Area News: Huntsville Standoff; Newton Chief; Little Richard's Old Home Spared

Alabama state capitol in Montgomery
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HUNTSVILLE, Ala. (AP) -- Huntsville police say two people are dead after a standoff that forced officers to evacuate and close off part of a subdivision reports a SWAT team found a suspect and a woman both shot to death Saturday in what appears to be a murder-suicide. A second woman was also shot and taken to a hospital with serious injuries.
Huntsville police spokesman Harry Hobbs says two young children inside the home were unharmed.
Police were called to the Knox Creek subdivision at about 7:40 a.m. Saturday to what they believed was a domestic dispute. When police arrived, the suspect and others were barricaded inside the house. The standoff lasted several hours as officers evacuated residents within a block of the house and blocked several roads.

TUSCALOOSA, Ala. (AP) -- A fishing tournament in Tuscaloosa is reeling in donations to benefit special-needs children. The bass tournament Saturday at the Retreat at Lake Tamaha asked participants to make donations when they sign up. The money goes to the University of Alabama's Rise School.

NEWTON, Ala. (AP) -- A former military police officer has been hired as the new police chief for the southeast Alabama town of Newton. James Gresham has more than three decades of law enforcement experience. He began his career as an Army MP at Fort Hood, Texas, and recently retired after serving as interim police chief in Daleville.

JACKSONVILLE, Fla. (AP) -- A mother and daughter who teamed up to go back to college in Jacksonville now have degrees of their own.
Karen Baker and daughter Latisha Robinson graduated from Edward Waters College on Saturday with a business administration degree.
The 58-year-old Baker and 38-year-old Robinson said going back to school was difficult. Baker told the Florida Times-Union ( ) she had some trouble getting used to "all that college stuff" after so many years.
She and Robinson not only encouraged each other to make sure their assignments were completed. They also competed for the best grade. Baker ended up finishing as the salutatorian of the college's entire 2013 class.

MIAMI (AP) -- Mothers who were homeless and are now living in an outreach center in South Florida will still be able to celebrate Mother's Day -- in style.
The three campuses of the Miami Rescue Mission and Broward Outreach Centers are hosting events this weekend for the mothers who currently live in one of the facilities.
On Tuesday, a group of mothers were treated to a hair day at a Miami salon. Others were given a spa day on Friday in Pompano Beach. And on Saturday, residents of the Miami Campus will be presented with poetry, food and flowers while those at the Broward Outreach Center in Hollywood will have snacks and drinks as well as presents such as cards, flowers, gift bags and makeovers with manicures and pedicures.

MARATHON, Fla. (AP) -- A tagged juvenile loggerhead sea turtle is expected to make a full recovery after it was rescued off the Florida Keys.
Officials at the Keys-based Turtle Hospital said Saturday that "Charley" was eating squid and his digestive system was active.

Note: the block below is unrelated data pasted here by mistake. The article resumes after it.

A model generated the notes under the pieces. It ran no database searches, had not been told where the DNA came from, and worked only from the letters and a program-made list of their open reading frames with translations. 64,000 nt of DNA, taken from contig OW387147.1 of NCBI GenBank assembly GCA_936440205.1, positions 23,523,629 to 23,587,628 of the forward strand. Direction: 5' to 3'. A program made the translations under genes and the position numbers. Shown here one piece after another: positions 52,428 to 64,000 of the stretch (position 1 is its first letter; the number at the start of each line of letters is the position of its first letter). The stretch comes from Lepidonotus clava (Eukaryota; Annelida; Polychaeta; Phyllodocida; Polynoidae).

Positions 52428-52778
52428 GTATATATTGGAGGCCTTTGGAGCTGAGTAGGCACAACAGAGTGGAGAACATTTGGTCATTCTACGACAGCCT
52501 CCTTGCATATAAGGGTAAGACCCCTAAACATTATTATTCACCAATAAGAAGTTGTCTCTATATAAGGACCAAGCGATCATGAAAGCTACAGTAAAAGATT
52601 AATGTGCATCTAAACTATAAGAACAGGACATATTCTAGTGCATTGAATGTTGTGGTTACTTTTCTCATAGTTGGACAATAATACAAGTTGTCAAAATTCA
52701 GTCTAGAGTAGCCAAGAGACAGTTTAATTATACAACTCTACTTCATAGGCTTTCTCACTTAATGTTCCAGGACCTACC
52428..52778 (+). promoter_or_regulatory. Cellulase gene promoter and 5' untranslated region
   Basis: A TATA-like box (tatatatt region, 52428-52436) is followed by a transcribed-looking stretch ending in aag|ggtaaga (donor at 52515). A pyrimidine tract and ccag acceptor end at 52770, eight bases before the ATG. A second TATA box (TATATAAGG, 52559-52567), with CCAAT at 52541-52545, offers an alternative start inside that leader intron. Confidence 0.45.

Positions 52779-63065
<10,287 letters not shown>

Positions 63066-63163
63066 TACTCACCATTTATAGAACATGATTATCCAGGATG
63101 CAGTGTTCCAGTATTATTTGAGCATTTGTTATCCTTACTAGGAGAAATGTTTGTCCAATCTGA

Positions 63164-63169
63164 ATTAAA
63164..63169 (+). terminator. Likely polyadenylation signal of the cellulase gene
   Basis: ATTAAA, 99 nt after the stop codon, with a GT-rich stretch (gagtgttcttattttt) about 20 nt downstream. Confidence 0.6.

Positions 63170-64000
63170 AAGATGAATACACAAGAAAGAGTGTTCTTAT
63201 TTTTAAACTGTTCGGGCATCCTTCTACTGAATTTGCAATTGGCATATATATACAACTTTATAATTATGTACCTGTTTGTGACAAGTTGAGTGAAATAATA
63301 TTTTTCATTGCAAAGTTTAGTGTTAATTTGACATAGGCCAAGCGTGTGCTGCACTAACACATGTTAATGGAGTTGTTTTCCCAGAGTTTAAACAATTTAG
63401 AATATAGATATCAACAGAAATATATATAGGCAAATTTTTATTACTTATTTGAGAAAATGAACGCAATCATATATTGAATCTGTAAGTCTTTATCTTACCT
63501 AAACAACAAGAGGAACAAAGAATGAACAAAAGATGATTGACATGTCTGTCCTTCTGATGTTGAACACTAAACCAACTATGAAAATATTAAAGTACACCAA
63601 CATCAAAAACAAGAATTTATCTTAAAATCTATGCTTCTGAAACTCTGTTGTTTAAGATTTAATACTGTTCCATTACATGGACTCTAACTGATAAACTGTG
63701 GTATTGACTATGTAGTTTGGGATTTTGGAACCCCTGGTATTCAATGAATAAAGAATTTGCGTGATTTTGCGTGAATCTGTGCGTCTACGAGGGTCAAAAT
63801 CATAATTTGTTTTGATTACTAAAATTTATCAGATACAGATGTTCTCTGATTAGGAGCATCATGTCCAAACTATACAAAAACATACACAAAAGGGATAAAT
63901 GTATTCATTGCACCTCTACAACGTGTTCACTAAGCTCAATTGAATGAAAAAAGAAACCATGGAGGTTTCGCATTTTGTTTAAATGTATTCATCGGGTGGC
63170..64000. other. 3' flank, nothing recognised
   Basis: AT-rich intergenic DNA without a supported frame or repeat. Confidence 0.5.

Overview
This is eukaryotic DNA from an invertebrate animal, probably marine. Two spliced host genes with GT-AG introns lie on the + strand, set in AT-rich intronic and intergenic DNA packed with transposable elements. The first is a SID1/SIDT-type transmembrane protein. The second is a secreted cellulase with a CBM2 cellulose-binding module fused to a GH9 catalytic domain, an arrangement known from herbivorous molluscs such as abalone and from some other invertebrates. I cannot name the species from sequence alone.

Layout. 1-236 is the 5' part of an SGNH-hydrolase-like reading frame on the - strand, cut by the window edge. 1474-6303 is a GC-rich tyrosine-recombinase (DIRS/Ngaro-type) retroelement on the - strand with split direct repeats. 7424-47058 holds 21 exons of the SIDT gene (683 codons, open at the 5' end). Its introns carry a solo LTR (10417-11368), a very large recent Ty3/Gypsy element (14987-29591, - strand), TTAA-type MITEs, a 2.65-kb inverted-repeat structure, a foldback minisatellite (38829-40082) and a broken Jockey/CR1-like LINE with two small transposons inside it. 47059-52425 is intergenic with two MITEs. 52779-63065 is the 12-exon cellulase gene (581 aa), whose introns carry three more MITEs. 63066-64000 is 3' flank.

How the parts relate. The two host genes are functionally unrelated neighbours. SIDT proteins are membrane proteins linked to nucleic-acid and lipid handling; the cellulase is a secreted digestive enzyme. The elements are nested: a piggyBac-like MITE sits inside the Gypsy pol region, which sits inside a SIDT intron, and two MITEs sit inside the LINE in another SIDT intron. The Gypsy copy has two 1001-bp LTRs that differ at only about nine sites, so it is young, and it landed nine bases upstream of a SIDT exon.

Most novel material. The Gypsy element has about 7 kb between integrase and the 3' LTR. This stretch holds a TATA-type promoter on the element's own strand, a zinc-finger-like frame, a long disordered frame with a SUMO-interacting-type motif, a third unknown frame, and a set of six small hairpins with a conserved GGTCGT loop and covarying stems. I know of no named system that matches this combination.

The 5.73-pound turtle was found by a fisherman floating in Sargasso weed Tuesday about 22 miles off the Middle Keys. Plastic was found in the reptile's stool.
It is believed that "Charley" traveled some 2,000 miles from its original release point off Santa Marta, Colombia last June. It was nurtured from a hatchling as part of a headstart program between Jorge Tadeo Lozano University and Mundo Marino Aquarium.
The turtle is likely to be returned to the Gulf Stream off the Keys by early June.

MACON, Ga. (AP) -- Officials in Georgia have decided to move the boyhood home of Little Richard to spare it from a highway construction project.
Macon Mayor Robert Reichert made the announcement Friday. WMAZ-TV reports that the 80-year-old singer is receiving an honorary degree on Saturday from Mercer University.
Born Richard Wayne Penniman, Little Richard grew up in Macon's Pleasant Hill community. That's a neighborhood that was later divided by the construction of Interstate 75.
The "Tutti Frutti" singer's boyhood home faced possible demolition to make room for a planned expansion of the interchange where I-75 meets Interstate 16 to Savannah.
City officials said the home will be relocated to a lot near the Pleasant Hill community garden. At its new location, the house will be used as a neighborhood resource center.

ATLANTA (AP) -- State officials and Gov. Nathan Deal are scheduled to tour Georgia next week to educate boaters on new laws scheduled to take effect May 15.
Officials from the Georgia Department of Natural Resources, Department of Public Safety and the Governor's Office of Highway Safety are scheduled to speak May 14 and 15 at several marinas to remind boaters that a law passed during the recent legislative session sets a .08 blood-alcohol limit for boat operators, hunters and other sportsmen.
Officials are slated to speak May 14 in Columbus, Fort Gaines, Cordele and Milledgeville. Officials will speak in Savannah and Augusta May 15, and Gov. Nathan Deal is also expected to speak in Gainesville.
Among other things, the legislation was drafted in response to several high-profile deaths on Lake Lanier.

WASHINGTON (AP) -- Federal regulators closed banks yesterday in North Carolina and Georgia. The Federal Deposit Insurance Corp. seized Pisgah Community Bank, based in Asheville, N.C., and Sunrise Bank, based in Valdosta, Ga. It brings the number of U.S. bank failures to 12 this year. The FDIC arranged for other banks to take over the failed banks' deposits and purchase some of their assets.